account of the context.

In the New Testament book of Ephesians: in chapter one, the apostle Paul highlights the spiritual blessings God offers in Christ. In the second

chapter, salvation by grace through faith is described in terms of being raised from spiritual death; being brought near by the blood of Christ;

reconciled to God in one body, and being added to a building that has guaranteed structural integrity (see also 1 Pet. 2:4-8). In Ephesians 3

there is emphasis on the communication, the revelation of all of this to man; it is called The Revelation of The Mystery.

Paul describes himself as "the prisoner of Jesus Christ," because this was his circumstance at the time he wrote to the Ephesian church. He

refers to his imprisonment here in Eph. 3:1, also in Eph. 4:1 and Eph. 6:20. Paul suffered incarceration. This injustice was the result, when he

took the gospel to both Jews and Gentiles. Here, in Eph. 3:1, he describes himself in terms of his present condition, and his personal

dedication to those of Gentile race. "For this reason I, Paul, the prisoner of Jesus Christ for you Gentiles."

Paul said to the Ephesians, in verse 2: "if indeed you have heard of the dispensation of the grace of God which was given to me for you."

Look at that word "dispensation," and you may think of the root English word: "dispense." All through the book of Ephesians, we learn about

what God is willing to dispense to us in Christ. This is about God's generosity in what He is willing to dispense to man in Christ: "The

dispensation of the grace of God."

Now the information and instruction about what a gracious God is willing to dispense was given to Paul. Notice that phrase in verse 2: "given

to me for you." The gospel was given to Paul, but not just for his personal use. It was given to Paul, to convey to the Gentiles. Listen again to

these first two verses: "For this reason I, Paul, the prisoner of Jesus Christ for you Gentiles, if indeed you have heard of the dispensation of

the grace of God which was given to me for you." This is about the dispensing of the gospel of the grace of God through the apostles. This is

about the process that eventually produced this volume, this book we call "The New Testament."

How that by revelation He made known to me the mystery (as I wrote before in a few words, by which when you read, you may understand my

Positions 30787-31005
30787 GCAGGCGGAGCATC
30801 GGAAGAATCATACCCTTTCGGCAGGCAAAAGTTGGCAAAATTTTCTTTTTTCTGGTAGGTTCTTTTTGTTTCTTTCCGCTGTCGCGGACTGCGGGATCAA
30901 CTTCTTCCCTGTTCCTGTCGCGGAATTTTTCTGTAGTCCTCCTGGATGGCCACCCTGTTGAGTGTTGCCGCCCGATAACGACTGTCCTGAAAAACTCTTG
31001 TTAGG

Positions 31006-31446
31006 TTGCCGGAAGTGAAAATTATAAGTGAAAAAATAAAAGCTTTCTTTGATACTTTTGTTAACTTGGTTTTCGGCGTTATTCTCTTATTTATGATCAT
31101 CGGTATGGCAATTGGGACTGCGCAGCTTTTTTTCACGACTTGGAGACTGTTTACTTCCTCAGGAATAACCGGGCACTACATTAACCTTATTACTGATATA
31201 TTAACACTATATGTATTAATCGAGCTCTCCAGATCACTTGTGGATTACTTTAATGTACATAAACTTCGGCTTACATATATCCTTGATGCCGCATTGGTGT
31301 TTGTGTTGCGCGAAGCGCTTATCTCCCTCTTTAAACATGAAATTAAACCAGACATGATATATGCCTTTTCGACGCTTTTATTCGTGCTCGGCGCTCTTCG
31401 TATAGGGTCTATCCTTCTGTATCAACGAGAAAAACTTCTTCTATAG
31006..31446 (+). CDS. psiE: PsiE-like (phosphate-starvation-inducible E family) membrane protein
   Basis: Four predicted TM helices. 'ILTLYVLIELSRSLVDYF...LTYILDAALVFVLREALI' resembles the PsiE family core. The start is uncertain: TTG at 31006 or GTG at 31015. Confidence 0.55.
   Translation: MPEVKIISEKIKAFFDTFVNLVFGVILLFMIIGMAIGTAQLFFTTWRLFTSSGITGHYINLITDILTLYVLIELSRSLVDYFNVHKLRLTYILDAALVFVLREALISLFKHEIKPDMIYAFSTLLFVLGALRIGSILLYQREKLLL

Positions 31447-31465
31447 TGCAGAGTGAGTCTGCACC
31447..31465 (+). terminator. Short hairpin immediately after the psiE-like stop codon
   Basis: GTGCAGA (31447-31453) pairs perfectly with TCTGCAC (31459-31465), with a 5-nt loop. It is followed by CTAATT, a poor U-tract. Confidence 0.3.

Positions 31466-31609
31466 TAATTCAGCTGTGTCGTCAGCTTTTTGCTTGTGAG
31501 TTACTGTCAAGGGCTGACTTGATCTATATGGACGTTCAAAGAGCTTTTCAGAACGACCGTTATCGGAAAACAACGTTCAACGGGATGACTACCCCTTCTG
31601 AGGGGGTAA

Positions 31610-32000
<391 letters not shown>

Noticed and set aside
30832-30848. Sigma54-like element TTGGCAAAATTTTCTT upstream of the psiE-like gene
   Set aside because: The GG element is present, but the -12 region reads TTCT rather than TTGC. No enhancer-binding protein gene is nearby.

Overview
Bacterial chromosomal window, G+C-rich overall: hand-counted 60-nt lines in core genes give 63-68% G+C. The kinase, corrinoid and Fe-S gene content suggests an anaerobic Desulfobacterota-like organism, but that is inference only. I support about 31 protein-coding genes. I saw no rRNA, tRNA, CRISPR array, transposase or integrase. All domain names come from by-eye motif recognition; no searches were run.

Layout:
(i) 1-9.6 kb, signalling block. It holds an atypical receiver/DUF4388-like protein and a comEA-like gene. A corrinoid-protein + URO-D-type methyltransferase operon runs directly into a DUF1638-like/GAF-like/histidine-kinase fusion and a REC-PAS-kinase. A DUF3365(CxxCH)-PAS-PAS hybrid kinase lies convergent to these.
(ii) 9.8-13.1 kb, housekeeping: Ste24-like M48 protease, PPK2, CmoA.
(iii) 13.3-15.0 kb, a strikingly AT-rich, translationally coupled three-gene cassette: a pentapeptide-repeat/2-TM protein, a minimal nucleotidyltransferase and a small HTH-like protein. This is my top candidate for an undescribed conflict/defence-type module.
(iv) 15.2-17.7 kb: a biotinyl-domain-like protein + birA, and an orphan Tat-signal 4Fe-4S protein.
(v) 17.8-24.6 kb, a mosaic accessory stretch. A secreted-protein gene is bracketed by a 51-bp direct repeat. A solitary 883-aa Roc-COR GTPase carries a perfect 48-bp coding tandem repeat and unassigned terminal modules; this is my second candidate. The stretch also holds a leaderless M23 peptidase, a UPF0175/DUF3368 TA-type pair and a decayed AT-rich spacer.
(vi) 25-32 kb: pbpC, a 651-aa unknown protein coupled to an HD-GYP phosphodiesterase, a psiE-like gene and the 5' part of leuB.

knowledge in the mystery of Christ)." Observe, there are two key words here. When we define them as they are used in this context, that work

puts us in better position to understand the whole passage. Notice "Revelation" and "Mystery."

Revelation simply means to uncover something. A helpful reference is found in Matt. 10:26 – "Therefore, do not fear them. For there is nothing

covered that will not be revealed, and hidden that will not be known." So to reveal (in the biblical sense) is to uncover; to let something be


The other word is "mystery." In this context, this simply means, something that was hidden, but has now been revealed. The word here, in

Ephesians 3, is not identical to the modern use of the word "mystery," which often means something that cannot be known at all. No, the word

"mystery" in Ephesians 3 means – something that was hidden, but has now been revealed. Two other passages in the New Testament use the

word in this sense, Colossians 1:24-29 and Rom. 16:25-27. In fact, perhaps the best definition of this word mystery is Paul's statement in

Romans 16:25-27.

"Now to Him who is able to establish you according to my gospel and the preaching of Jesus Christ, according to the revelation of the

mystery kept secret since the world began but now made manifest, and by the prophetic Scriptures made known to all nations, according to

the commandment of the everlasting God, for obedience to the faith - to God, alone wise, be glory through Jesus Christ forever. Amen."